BOOK REVIEW: Before She Knew Him by Peter Swanson

When Henrietta Mazur and her husband Lloyd move into a new neighborhood outside of Boston, they’re expecting to deal with the typical troubles of new home ownership: renovating, decorating and navigating awkward interactions with neighbours. What they aren’t expecting is to become wrapped up in the crimes of a serial killer who lives next door.

Peter Swanson is well-versed in the world of crime and thriller fiction. His 2015 novel The Kind Worth Killing was nominated for – and won – numerous awards, and attracted the attention of filmmakers and producers alike. That novel, like his latest, explored the ripple effect of a chance encounter between two people and delved deep into the psyches of individuals who commit violent acts. Swanson seems perpetually interested by the thought processes of dangerous people, and it shows in his intricate and character-driven novels. Before She Knew Him is a standout story in a saturated genre. It’s well-written, fast-paced, and offers a unique enough plot so as not to feel repetitive in a time when so many people are trying to cash in on the thriller craze. But for all its positive attributes, the story suffers because of an over-used and problematic plot device: using mental illness to turn someone into an unreliable witness.

Henrietta Mazur, a talented and successful artist, is a compelling central character. She’s smart, empathetic, and witty, and, relatably enough, she feels compelled to involve herself in situations that really aren’t any of her business. It is Henrietta who fuels the narrative of the story, developing a bizarre cat-and-mouse relationship with her murderous neighbour and desperately trying to call attention to his actions. Her attempts to bring a serial killer to justice are hampered only by her history of mental illness, which, for some frustrating reason, makes her an unreliable judge of character in the eyes of everyone around her, including her husband.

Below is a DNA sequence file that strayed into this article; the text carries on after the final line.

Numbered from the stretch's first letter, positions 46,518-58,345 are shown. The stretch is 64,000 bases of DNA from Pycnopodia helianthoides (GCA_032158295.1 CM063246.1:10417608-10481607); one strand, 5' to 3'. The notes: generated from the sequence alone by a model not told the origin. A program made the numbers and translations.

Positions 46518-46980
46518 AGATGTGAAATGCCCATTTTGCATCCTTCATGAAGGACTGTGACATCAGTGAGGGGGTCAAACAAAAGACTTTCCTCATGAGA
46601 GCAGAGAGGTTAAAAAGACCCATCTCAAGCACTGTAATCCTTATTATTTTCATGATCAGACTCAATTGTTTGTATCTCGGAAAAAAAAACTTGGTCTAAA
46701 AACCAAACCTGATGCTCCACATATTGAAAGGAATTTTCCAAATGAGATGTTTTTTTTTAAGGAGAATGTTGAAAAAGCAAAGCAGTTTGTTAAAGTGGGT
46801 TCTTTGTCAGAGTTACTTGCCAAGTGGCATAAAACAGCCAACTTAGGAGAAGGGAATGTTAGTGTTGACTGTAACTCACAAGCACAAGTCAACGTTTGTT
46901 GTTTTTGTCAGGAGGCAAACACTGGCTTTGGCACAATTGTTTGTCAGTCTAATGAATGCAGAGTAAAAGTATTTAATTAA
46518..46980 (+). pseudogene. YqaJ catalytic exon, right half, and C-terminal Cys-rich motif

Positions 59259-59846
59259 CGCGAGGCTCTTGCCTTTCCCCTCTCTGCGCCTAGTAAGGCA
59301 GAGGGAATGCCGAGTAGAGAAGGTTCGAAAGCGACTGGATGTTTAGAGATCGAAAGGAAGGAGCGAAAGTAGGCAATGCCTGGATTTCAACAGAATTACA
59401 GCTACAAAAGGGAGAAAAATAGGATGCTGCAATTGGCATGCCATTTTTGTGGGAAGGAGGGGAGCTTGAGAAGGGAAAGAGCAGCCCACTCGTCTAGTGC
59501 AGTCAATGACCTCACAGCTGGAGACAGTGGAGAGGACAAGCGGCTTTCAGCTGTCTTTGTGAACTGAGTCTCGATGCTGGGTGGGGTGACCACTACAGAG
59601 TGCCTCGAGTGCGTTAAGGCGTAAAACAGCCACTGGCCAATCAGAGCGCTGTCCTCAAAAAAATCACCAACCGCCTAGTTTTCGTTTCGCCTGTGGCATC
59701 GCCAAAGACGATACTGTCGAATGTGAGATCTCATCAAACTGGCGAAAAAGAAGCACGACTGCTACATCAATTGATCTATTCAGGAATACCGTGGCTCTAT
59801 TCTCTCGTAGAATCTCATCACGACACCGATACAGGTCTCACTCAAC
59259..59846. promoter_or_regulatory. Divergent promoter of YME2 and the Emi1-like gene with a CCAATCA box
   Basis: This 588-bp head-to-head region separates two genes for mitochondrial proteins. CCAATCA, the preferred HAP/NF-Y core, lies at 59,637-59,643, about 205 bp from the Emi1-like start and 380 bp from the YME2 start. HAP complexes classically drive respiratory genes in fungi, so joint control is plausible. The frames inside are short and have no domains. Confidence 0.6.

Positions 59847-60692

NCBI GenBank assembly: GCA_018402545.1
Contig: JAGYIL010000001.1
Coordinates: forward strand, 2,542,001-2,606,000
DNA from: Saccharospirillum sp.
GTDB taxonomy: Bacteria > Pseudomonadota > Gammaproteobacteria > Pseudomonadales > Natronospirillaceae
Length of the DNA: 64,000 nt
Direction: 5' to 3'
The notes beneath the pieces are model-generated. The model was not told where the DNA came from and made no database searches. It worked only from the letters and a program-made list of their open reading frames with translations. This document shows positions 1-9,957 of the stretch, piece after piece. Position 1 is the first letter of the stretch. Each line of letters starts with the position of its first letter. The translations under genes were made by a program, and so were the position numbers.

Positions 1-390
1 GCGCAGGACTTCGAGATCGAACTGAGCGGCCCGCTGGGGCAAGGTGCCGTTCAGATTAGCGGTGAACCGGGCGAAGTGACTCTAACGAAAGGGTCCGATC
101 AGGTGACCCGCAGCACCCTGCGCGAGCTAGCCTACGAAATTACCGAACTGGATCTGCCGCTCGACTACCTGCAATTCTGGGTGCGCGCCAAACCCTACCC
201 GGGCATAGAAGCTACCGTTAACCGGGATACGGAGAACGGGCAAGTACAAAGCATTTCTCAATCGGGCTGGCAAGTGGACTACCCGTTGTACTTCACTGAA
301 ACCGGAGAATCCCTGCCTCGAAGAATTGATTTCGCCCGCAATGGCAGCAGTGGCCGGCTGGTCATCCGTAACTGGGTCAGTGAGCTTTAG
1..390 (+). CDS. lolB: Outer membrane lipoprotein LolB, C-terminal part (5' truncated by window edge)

In college, a young Henrietta suffered a nervous breakdown and was diagnosed with bipolar disorder, a condition for which she has been consistently medicated ever since. During a medication switch years later she entered a manic period and began fixating on a violent crime that took place on her street - one that may or may not have been committed by her new neighbour. Throughout the course of the novel, Henrietta is on top of her medication and shows none of the signs of a manic episode. Despite this, her friends and family constantly behave as though her condition makes her untrustworthy, untruthful, and unreliable, when in reality it is the thing that made her knowledgeable enough about a murder case to catch the perpetrator.